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My favourite Black Freedom Struggle Protest Songs

May 24, 2011

 Nina Simone – ‘Mississippi Goddam’

Nina Simone

In September 1963, a Ku Klux Klan group bombed a Civil Rights activist Church in Birmingham, Alabama, killing four girls and injuring many others. This was the moment Nina Simone decided it was time for her to take part in black activism. This terrible event was an inspiration for Simone’s song ‘Mississippi Goddam’. She “suddenly realised what it was to be black in America in 1963” and it drove her to write her first Civil Rights song.[1] Nina Simone’s explicit lyrics showed the anger and frustration that she felt against the US government, which was trying to gradually move to equality between blacks and whites, but to her, “doing things gradually” was only going to “bring more tragedy”.

Bob Dylan – ‘Blowin’ in the Wind’


Around the same time, another musician presented his opinion about black segregation in a protest song. But this time it was a white artist: Bob Dylan. He was only twenty-one years old when he wrote ‘Blowin’ in the Wind’ – a song that was to become an anthem for the Civil Rights movement. He performed this song in August 1963 at the Great March on Washington where Martin Luther King, Jr. gave his legendary “I Have a Dream” speech. When Sam Cooke heard Dylan’s ‘Blowin’ in the Wind’, he was fascinated by the song and somehow ashamed to realise that a young white man had written it and not himself. He was challenged and soon after wrote ‘A Change is Gonna Come’. The song, which revealed Cooke’s gospel roots, has over time become a symbol of the Civil Rights movement. Songs have a unique way of getting a message across to a wider audience and these singers used music to share their opinion, anger, and feelings and to spread the word, thus helping the growth of the Civil Rights movement. Barack Obama paraphrased Cooke in his inauguration speech: “It’s been a long time coming, but tonight, change has come to America.”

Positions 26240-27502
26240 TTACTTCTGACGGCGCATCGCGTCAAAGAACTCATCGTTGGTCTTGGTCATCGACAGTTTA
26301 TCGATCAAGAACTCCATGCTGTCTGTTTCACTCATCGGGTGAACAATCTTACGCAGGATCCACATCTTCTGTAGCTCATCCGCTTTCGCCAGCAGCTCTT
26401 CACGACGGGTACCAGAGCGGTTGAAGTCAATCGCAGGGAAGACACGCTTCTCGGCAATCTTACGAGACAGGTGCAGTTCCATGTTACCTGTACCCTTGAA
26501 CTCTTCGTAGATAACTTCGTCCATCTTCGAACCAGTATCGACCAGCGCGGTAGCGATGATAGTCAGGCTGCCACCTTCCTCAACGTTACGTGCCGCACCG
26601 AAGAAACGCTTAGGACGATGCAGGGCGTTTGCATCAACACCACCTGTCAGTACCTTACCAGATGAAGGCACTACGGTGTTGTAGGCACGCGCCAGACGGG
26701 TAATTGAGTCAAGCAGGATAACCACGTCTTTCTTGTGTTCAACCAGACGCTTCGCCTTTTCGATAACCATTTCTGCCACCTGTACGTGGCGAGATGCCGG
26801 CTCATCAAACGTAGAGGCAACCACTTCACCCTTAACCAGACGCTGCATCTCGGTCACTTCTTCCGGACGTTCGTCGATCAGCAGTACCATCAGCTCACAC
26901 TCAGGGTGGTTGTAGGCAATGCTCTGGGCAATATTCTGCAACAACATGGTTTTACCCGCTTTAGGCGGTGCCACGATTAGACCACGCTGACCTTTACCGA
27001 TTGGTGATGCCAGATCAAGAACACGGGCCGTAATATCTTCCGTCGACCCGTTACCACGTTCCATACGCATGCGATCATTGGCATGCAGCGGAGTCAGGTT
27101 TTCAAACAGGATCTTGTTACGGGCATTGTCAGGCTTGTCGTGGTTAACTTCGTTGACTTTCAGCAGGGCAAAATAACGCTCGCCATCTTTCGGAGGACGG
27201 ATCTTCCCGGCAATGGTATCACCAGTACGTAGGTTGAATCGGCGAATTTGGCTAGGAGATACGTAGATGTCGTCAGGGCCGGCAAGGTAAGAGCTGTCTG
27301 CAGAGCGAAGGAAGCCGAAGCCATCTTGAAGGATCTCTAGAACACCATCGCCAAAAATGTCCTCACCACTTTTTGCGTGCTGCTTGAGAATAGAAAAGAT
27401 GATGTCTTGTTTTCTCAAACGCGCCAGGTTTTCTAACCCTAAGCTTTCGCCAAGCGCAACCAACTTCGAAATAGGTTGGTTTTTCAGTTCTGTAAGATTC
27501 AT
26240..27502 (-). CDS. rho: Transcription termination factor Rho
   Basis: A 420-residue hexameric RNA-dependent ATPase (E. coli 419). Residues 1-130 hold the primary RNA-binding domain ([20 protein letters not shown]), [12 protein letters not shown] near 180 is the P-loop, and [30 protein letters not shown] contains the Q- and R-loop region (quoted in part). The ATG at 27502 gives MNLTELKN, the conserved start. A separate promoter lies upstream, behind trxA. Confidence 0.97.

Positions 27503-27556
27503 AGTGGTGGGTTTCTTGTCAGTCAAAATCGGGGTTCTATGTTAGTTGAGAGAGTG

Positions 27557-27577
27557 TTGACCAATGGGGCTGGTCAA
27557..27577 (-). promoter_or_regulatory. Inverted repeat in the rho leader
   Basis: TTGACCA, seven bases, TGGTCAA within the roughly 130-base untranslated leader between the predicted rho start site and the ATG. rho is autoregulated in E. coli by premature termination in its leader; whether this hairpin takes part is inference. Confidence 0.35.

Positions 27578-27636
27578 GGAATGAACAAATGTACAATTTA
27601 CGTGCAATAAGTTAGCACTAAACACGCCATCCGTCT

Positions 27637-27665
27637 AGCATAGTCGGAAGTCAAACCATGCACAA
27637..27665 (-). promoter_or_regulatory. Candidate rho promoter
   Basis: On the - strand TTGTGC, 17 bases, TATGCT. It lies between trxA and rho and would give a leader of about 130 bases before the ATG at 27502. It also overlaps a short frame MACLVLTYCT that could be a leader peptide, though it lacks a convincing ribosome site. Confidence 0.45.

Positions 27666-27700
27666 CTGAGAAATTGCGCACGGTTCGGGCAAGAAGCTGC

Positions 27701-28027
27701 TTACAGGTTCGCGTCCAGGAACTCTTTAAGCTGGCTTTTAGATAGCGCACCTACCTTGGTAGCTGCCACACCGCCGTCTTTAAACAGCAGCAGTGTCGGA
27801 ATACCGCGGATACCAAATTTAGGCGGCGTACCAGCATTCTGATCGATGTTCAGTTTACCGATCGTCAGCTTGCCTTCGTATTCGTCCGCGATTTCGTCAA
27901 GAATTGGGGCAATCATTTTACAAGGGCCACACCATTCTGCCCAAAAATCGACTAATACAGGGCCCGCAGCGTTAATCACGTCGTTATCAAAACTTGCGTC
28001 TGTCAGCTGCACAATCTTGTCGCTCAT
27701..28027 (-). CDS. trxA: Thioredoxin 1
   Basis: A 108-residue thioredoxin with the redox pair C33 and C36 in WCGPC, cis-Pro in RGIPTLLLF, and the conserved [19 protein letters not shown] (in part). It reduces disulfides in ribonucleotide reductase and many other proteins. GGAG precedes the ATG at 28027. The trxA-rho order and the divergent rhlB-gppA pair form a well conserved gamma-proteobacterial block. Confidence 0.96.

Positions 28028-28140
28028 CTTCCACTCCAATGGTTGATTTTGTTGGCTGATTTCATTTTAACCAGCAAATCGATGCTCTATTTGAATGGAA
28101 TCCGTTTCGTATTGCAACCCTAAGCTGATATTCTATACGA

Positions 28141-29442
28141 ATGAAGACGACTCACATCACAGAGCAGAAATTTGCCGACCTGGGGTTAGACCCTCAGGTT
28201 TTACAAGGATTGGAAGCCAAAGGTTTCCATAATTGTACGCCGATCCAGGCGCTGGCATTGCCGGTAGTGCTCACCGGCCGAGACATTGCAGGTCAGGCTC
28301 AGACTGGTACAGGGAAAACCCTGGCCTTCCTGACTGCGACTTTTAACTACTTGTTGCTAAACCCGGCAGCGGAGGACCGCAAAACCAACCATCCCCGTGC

Sam Cooke – ‘A Change is Gonna Come’

Nina Simone did not stop her fight for black freedom after writing ‘Mississippi Goddam’: “In the decade that followed, she was known to have supported the struggle for black freedom in the United States earlier, more directly, and in a more outspoken manner around the world than had many African American entertainers.”[2] And one of my favourite songs of hers is actually ‘Backlash Blues’, another song against racism and inequality. The lyrics were taken from a poem of the same name by Langston Hughes – an old friend of hers also involved in the black freedom struggle. I really love this song and every single other song on the album Nina Simone Sings the Blues which I strongly recommend to you all!

Nina Simone – ‘Backlash Blues’

There is a live version on youtube in which she improvises a lot and which is so different from the original song on the album, but because they are both so good I couldn’t decide which to choose… So there you go!

[1] Simone, Nina. “Mississippi goddam” in In Concert – I Put a Spell on You (compact disk: Polygram Records: 1990).

[2] Feldstein, Ruth. “‘I Don’t Trust You Anymore’ Nina Simone, Culture, and Black Activism” in The Journal of American History, 91.4 (2005): pp. 1350-51.

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